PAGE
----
FAQs: Height Safety Gear

All About Lifting & Safety are specialist suppliers of lifting equipment and height safety gear.
Here we answer the most common questions about working at height.

What Does Working at Height Mean?

What Does Working at Height Mean?

Generally speaking a person is considered to be working at height, and requiring height safety gear if their work puts them at risk of a fall that could result in injury to themselves or another person at the workplace.

Circumstances of working at height include situations that require a person to work:

  • On, or in the vicinity of, an elevated structure above ground/floor level
  • On, or in the vicinity of, ground level where they could fall into an opening in a floor or a hole in the ground.

The specific requirements for height safety gear depend on your industry, workplace and legislation in your state, territory or country.

All About Lifting & Safety offer a large range of working at height solutions, products and services.

How Can We Manage Working at Height Risk?

How Can We Manage Working at Height Risk?

It’s important to understand your workplace health and safety responsibilities and regulations for the location you operate in. This knowledge will inform how to identify your working at height risk and what height safety gear may be needed.

Typically, under WHS Regulations, a duty holder is required to:

  • identify reasonably foreseeable hazards that could give rise to the risk
  • eliminate the risk where reasonably practicable
  • minimise the risk, where the risk can’t be eliminated, with control measures in accordance with the hierarchy of control
  • maintain the control measure and ensure it remains effective in minimising the risk.

Depending on the scenario, height safety gear may be identified as an appropriate control measure.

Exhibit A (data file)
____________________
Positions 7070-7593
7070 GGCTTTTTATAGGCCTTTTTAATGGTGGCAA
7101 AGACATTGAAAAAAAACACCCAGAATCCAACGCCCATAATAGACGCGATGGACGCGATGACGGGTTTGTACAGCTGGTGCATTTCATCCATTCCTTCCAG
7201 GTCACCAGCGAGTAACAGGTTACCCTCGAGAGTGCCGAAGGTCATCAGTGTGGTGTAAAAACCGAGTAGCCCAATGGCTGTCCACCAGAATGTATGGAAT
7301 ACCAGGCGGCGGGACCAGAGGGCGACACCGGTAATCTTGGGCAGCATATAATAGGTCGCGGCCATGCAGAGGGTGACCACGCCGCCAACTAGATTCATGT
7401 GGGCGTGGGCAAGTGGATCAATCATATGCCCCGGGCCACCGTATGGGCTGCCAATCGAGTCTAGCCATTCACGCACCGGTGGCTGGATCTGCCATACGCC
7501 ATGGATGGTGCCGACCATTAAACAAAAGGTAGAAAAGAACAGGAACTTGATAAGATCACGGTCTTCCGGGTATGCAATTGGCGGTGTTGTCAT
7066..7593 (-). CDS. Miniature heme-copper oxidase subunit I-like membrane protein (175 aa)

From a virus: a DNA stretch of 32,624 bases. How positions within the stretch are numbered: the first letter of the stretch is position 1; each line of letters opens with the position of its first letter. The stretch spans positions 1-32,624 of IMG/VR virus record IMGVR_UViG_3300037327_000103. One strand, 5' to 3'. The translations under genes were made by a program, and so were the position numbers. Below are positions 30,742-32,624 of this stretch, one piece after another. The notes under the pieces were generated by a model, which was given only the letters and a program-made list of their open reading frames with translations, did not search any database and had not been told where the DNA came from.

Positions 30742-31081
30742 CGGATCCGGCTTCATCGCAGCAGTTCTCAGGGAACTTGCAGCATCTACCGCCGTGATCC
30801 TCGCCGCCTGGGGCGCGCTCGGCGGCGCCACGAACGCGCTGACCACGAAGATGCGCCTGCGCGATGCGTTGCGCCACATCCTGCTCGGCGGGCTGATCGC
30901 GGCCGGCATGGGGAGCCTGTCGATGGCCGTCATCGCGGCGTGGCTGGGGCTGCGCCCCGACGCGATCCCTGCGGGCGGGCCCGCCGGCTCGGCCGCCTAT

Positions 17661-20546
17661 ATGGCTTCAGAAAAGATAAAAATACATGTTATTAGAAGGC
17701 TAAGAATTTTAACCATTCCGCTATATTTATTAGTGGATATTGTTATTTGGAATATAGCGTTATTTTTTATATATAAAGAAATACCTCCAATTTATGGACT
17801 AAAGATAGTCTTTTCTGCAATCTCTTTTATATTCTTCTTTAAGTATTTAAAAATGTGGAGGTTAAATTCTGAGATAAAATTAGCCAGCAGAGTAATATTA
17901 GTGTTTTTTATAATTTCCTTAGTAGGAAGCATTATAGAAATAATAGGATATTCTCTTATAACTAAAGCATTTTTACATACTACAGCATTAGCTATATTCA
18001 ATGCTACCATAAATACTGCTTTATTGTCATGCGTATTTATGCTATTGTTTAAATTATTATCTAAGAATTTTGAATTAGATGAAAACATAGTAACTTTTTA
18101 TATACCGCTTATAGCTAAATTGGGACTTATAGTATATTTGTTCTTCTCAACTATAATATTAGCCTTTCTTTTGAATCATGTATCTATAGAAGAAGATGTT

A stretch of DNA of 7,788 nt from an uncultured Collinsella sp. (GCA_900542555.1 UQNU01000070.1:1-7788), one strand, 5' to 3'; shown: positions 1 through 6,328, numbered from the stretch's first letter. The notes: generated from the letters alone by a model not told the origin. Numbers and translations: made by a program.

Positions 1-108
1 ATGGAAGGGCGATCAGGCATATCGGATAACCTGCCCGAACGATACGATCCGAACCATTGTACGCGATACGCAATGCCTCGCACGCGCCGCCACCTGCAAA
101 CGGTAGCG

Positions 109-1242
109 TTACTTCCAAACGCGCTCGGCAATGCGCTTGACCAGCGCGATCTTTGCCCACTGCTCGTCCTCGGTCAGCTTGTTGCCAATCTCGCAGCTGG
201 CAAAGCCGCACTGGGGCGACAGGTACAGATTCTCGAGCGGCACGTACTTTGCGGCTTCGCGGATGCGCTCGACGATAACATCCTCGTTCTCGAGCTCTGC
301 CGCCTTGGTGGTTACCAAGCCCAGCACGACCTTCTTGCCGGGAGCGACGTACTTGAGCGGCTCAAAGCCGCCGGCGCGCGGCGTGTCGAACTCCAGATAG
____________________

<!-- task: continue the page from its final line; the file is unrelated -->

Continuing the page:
For more information on height safety gear, speak to the lifting and safety equipment experts All About Lifting & Safety.

How Can We Identify Fall Hazards?

How Can We Identify Fall Hazards?

There are some key indicators that are associated with fall hazards, and will lead to the need for height safety gear.

To identify fall hazards in the workplace you will need to focus on all locations and tasks that could cause injury due to a fall.

The locations may include areas where people work, but also areas used to access parts of the workplace.

You should also focus on any structure or equipment that is being constructed or installed, demolished or dismantled, inspected, tested, repaired or cleaned.

Other locations to pay particular attention to include fragile surfaces, such as brittle, damaged, worn or lightweight roof sheeting and skylights.

There may also be locations at your workplace where there is a potential for a ground or floor to give way, or there is already an open pit, hole or shaft.

Additionally, inspect elevated work levels or anywhere where a person is required to be near an unprotected open edge.

It’s recommended that you obtain formal information and advice about fall hazards and risks relevant to your work practises and location. This is often available from regulators, industry associations, unions, and safety experts such as All About Lifting & Safety.

What Kind of Height Safety Gear Do I Need?
What Kind of Height Safety Gear Do I Need?

After identifying the specific fall hazards at your workplace you may identify the need for height safety gear to minimise risk and injury.

The specific gear you need will depend on your business, industry and location, but the most common height safety gear is a safety harness and fall arrest system.

All About Lifting & Safety stocks a full range of lifting and safety products and can advise on the best equipment for your needs.

What Is A Fall Arrest System?
What Is A Fall Arrest System?

A fall-arrest system is what equipment is put in place to safely stop a worker falling an uncontrolled distance. It is designed to reduce the impact of the fall, where other controls can’t be put in place to eliminate the fall risk.

The height safety gear used in a fall arrest system must be high quality and meet relevant safety standards.

It is often comprised of equipment such as, but not limited to:

  • Anchorages
  • Lifelines
  • Safety harness
  • Lanyard of fixed length
  • Rope grabs
  • Wire grabs
  • Snap hooks.

The fall arrest system needs to be:

  • the right equipment for the specific circumstances and location.
  • properly installed, used and maintained.
  • In safe working condition.
  • capable of managing the weight and the force applied as a result of a person’s fall.
  • able to ensure the person travels the shortest possible distance before having the fall stopped.

For specialists in height safety gear, speak to All About Lifting & Safety today.